The Fifteenth Sunday after Pentecost (A)
“If You Have to Ask”
September 17, 2017
Sermon Text: Matthew 18:21-35
Peace be unto you from our Triune God – Father, X Son and Holy Spirit. Amen.
Dearly Beloved of the Lord,
In the church, all that a person need do is mention that they are in the process of using “Matthew 18” and little more needs to be said. They are referring to what Christ our Lord says should be the loving course of action in regard to a brother or sister who has sinned against you. This is all recorded in the verses just prior to today’s Gospel text.
And it is interesting to note that just ignoring the sin, overlooking the sin or “sweeping it under the rug” is not one of the options given by our Lord. It never is. And yet it is the way of most people today… the way of many Christians and the way of many Christian congregations.
Nobody wants to confront the sin or the sinner and do you know what? Satan is loving it. He is having a field day with many congregations, many individuals, many marriages and families where sin is simply overlooked Make no mistake about it. Satan is the one pushing the whole “Don’t get involved” movement. Just let it alone – the sin, that is. Just leave him or her alone – the sinner, in regard to their transgressions.
And this my friends, although expedient… although the simplest way out with no muss or fuss, with no confrontation, no angst, no energy or time expended… is nevertheless the cowardly way out, the most unloving and uncaring way out. Most importantly, it goes right up against God’s Word, God’s will.
By the way, Satan is also behind the whole “It’s not my business” movement. Yes it is! It is most certainly your “business”… your calling… your cross… your duty and obligation as a Christian… as a follower and faithful disciple of Jesus Christ… to address sin… and to address the sinner, be it yourself or your brother or sister in the faith.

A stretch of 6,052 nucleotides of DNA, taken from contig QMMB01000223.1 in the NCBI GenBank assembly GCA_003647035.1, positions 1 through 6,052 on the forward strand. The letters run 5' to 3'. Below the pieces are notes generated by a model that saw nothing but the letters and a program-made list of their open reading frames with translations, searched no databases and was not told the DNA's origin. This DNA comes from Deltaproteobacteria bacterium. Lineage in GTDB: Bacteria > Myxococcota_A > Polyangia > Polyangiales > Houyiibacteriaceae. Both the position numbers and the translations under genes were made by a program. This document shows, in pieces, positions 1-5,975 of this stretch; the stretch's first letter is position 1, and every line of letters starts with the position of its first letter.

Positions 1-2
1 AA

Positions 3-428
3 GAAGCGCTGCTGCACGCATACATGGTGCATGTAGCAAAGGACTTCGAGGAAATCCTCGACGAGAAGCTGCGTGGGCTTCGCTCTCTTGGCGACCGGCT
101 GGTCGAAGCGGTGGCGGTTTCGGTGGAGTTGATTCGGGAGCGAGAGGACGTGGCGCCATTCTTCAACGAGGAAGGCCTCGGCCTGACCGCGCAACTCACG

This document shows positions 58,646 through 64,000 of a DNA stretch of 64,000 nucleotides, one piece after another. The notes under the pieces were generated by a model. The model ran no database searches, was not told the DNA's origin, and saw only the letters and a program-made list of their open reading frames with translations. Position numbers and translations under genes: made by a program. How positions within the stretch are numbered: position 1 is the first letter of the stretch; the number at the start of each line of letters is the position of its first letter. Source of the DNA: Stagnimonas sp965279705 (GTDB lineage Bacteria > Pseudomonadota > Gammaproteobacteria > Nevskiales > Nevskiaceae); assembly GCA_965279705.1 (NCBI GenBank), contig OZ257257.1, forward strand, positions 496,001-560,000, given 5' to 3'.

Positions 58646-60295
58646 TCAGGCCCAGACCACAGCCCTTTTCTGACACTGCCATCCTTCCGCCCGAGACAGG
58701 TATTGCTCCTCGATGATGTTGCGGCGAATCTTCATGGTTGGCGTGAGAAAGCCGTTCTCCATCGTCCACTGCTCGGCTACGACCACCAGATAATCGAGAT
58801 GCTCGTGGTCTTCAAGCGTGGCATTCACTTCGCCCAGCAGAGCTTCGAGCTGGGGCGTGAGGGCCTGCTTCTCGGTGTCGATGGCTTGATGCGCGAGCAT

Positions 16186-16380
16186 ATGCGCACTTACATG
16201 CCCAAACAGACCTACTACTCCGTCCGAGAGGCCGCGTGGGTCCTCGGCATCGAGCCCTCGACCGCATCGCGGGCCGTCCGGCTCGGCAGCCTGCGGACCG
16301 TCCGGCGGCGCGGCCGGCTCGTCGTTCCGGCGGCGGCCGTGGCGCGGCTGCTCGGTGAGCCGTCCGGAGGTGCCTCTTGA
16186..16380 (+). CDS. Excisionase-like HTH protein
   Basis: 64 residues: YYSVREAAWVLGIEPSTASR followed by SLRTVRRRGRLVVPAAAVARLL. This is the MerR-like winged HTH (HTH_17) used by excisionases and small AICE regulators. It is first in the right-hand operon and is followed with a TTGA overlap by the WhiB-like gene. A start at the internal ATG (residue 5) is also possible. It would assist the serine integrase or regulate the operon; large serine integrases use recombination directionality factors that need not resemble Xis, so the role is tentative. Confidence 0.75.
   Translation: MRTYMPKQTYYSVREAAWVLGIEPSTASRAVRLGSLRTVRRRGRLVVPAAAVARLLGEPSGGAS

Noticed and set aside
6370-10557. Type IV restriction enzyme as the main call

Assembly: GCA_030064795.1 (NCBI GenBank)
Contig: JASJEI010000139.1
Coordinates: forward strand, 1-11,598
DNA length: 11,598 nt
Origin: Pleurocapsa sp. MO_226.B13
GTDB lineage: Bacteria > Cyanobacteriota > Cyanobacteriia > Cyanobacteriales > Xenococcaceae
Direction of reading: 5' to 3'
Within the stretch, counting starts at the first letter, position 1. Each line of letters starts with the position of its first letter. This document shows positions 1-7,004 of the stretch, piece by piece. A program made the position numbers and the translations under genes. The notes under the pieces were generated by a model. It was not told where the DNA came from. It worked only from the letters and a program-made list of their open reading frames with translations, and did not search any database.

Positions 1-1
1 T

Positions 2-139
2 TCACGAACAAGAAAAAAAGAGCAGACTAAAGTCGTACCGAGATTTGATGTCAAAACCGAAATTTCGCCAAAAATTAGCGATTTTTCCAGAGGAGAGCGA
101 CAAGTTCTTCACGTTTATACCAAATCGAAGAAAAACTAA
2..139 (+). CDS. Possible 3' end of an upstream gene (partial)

We all need to practice far more honesty… being honest with ourselves and being honest with others.
Jesus explains in Matthew 18, “If your brother sins against you, go and tell him his fault, between you and him alone.” It is the loving thing to do, my friends! “If he listens to you, you have gained your brother. But if he does not listen, take one or two others along with you, that every charge may be established by the evidence of two or three witnesses. If he refuses to listen to them, tell it to the church. And if he refuses to listen even to the church, let him be to you as a Gentile and a tax collector” (Matthew 18:15-17)
In other words he or she is to be removed from the church… from being in communion with the church. Yes, there’s that terrible word – “excommunicated.” And this, all this, out of love for the congregation (so that this erring brother or sister does not lead others astray) and out of love for the person, that they will hopefully see the error of their ways… see the seriousness of the matter of being outside of Christ’s Body and the looming prospect of spending all eternity in hell… that this, all this would lead them to repent whereupon holy absolution may be joyfully pronounced.
Indeed, the steps taken to restore an erring brother or sister, doing that which is truly most loving, prescribed by Christ Himself… is considered by the world to be very unloving and mean spirited. And sadly, there is a growing number of people in the church who out of ignorance or indifference to God’s Word, side with the world on this and on many other points.
Let’s not beat around the bush. Employing Christian discipline is costly. Addressing the sinner and the sin is costly. Showing genuine love, true love by Christian men and women and especially by Christian parents, pastors, teachers and other church leaders is costly. It comes with a price. It is tough to do in this world and it is only going to get tougher.